By Cliff Rold
In front of a crowd grown feisty after earlier dramatics (more on that below), 28-year old WBC featherweight titlist Gary Russell Jr. (27-1, 16 KO), 125 ½, of Capitol Heights, Maryland, sent the local fans happy, scoring two knockdowns en route to a seventh round stoppage of 32-year old Oscar Escandon (25-3, 17 KO), 125 ¾, of Ibague, Colombia, in front of 2,345 fans at the MGM National Harbor in Oxon Hill, Maryland.
It was Escandon’s first stoppage defeat. Russell, a member of the 2008 US Olympic team, notches his second defense of the belt he won from Jhonny Gonzalez in March 2015. The night spotlighted himself as well as two younger brothers, all winning by knockout.
The referee was Harvey Dock.
Russell, who might have the fastest hands in boxing, got off to a commensurately fast start. Peppering Escandon from his southpaw stance, Russell hit Escandon at will through the first two rounds. In the third, a right hook sent Escandon to the floor. The brave Colombian rose and, to his credit, kept coming and was throwing as the round came down the stretch. He was still catching far more.
Escandon may have done enough in the fifth, concentrating to the body, to win a round. He attempted to find some momentum in an exciting sixth. Russell stayed in the pocket, exchanging and battering him, multiple receipts for every single body or head shot Escandon got home.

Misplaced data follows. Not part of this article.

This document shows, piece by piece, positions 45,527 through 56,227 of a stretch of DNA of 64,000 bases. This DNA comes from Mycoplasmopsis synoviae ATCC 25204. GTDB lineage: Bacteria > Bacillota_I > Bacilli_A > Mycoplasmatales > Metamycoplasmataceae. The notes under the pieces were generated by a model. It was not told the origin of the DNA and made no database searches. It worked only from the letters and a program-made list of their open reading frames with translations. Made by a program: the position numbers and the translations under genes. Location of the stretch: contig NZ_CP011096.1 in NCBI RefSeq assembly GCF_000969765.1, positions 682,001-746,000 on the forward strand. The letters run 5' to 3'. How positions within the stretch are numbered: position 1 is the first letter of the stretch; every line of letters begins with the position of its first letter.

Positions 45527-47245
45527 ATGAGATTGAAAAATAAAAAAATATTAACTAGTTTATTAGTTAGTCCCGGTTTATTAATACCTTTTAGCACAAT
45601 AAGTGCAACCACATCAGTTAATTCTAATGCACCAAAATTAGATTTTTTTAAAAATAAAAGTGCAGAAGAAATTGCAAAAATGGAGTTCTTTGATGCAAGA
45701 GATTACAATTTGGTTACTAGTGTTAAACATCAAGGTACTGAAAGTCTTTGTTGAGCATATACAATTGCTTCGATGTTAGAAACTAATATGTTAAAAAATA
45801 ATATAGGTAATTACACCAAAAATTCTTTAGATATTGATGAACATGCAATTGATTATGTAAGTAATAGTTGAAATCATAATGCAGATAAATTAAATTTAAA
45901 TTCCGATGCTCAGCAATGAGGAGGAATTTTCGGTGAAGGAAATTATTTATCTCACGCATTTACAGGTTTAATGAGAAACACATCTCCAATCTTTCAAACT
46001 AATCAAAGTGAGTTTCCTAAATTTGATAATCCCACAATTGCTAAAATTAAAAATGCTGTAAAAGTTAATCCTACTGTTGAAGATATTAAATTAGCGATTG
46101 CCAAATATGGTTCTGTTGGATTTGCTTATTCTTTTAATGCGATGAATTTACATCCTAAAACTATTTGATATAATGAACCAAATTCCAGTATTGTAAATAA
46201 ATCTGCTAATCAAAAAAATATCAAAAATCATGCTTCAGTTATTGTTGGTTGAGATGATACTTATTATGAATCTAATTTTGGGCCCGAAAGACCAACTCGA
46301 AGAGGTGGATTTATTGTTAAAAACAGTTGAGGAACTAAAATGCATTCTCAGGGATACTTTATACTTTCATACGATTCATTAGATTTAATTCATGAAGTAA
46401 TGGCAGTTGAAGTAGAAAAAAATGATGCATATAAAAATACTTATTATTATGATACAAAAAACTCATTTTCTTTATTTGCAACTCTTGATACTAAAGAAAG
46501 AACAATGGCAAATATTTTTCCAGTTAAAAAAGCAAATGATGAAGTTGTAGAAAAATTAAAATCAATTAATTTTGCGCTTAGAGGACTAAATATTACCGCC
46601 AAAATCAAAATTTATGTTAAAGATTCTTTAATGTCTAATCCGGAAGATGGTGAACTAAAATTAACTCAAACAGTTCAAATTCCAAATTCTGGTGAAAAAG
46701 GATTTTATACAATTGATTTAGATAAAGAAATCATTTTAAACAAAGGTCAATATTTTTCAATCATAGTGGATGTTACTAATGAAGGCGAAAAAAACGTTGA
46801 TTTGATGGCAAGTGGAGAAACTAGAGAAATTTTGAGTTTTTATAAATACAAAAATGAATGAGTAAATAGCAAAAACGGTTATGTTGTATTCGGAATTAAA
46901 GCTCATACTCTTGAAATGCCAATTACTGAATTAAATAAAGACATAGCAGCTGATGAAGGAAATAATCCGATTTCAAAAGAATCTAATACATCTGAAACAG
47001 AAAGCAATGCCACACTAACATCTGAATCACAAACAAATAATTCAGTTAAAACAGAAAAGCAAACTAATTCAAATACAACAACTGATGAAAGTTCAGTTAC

In the seventh, Escandon missed and Russell countered perfectly to send it to the showers. A left cross, followed by a harder right hook, sent Escandon reeling into the ropes. Russell pursued, missing with a left as Escandon went to the floor. Escandon rose, his legs still rubber, and Dock saved him from further punishment at :59 seconds of round seven.
Escandon suffers defeat in his third try at a title, twice previously falling short in attempts at interim 122 lb. belts.
Russell gave credit to Escandon. “I fought a tough competitor. I knew Escandon wanted to come and bring his best. I knew he was going to come forward. I was ready for him. We are warriors.” As to the future, Russell says he wants a chance to avenge his lone career defeat.
“(Vasyl) Lomachenko, that’s a no-brainer. I don’t want to do it for the fans or for the media. I want to do it for myself. And I want to do it twice. I’ll knock him out the first time and then, he’ll want me to fight him again.”
While Russell continues to call for a Lomachenko rematch, he has interesting options in the rankings of the WBC. Former 122 and 126 lb. titlist Carl Frampton is currently rated number one, followed by 2012 Olympian Joseph Diaz. Whether either wants to tempt the speed of Russell, not to mention whether Frampton will stay in the division, remains to be seen.
Russell also sounded off interest in the other champions of his class. “I’d love to unify against all the other guys in the featherweight division. I’d like Leo Santa Cruz, Lee Selby, Oscar Valdez."